The overarching theme of my research has been to identify situations where male and female reproduction come into conflict with one another. When animals sexually reproduce, one sex generally invests more in the production and care of offspring than another. In mammalian species, this is typically the female, due to the high costs of gestation and lactation. Such an imbalance leads to conflicting reproductive strategies for males and females – a theoretical framework known as sexual conflict. In addition to identifying these situations across mammals, I also want to understand how this conflict plays out in terms of physiology and behavior. The bulk of my research program is focused on female counterstrategies to male coercive reproductive tactics, such as infanticide. This includes strategies such as male-mediated pregnancy termination (for pregnant females) and deceptive fertility (for lactating females). Ultimately, my goal is to incorporate these strategies into evolutionary models that are able to predict social systems across mammals.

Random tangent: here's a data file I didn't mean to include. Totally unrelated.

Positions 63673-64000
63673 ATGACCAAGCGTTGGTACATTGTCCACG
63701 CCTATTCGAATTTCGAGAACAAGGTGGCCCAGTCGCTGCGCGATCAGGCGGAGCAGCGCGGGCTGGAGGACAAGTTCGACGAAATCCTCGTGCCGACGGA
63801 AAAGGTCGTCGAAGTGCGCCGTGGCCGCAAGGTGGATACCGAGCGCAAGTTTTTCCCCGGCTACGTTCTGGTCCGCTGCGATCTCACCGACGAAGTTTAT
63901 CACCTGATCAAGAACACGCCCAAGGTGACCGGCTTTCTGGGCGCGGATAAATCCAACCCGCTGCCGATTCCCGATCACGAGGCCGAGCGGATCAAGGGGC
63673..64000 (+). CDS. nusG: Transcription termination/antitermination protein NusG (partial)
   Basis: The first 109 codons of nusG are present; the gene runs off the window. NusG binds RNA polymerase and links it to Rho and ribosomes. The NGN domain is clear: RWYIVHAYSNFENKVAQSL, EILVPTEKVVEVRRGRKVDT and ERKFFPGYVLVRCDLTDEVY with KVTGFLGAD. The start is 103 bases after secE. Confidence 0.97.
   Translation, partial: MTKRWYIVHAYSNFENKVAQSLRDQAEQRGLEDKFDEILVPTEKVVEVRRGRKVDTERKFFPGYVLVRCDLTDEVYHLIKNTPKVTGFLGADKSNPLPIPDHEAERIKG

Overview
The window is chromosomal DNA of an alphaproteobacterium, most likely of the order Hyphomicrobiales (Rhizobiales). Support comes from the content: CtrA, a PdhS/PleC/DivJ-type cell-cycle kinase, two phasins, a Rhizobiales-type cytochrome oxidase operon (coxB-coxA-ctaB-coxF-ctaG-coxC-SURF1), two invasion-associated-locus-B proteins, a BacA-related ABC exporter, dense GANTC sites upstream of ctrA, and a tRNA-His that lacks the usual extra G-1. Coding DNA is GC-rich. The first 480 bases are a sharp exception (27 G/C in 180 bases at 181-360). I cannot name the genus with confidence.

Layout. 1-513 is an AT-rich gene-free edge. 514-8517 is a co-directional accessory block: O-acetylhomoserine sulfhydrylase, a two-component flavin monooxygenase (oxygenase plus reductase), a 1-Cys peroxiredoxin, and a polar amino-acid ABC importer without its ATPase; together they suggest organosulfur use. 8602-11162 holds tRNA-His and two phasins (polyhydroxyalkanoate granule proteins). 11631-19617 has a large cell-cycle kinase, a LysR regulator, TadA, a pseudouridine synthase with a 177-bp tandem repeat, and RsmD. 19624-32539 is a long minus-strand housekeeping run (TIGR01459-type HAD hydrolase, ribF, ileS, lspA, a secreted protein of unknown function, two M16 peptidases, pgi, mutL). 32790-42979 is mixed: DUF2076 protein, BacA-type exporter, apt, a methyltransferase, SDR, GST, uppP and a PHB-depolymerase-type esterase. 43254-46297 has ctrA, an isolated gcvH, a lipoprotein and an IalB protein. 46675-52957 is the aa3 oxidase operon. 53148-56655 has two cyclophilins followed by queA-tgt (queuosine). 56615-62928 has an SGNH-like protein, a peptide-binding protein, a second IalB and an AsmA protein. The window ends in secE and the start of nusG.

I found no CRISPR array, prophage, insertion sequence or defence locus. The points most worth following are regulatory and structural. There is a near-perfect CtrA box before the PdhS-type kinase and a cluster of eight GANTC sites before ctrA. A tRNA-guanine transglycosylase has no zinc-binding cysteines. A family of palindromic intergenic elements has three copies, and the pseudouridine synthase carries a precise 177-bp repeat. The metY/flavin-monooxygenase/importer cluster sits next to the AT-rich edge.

I tackle this research from an evolutionary perspective while utilizing a comparative (i.e., examining the same research question across different species) and mechanistic (i.e., assessing fecal hormone profiles) approach. My study subjects have been non-human primates (baboons, geladas, and – recently added – capuchins) living in their natural environments in Africa and the Americas. These primates provide ideal study subjects because they are highly social animals with a high degree of reproductive skew. In other words, not all animals get to reproduce equally (the primary currency for evolution), and thus my main line of inquiry is to determine why some animals are more successful at reproduction than others.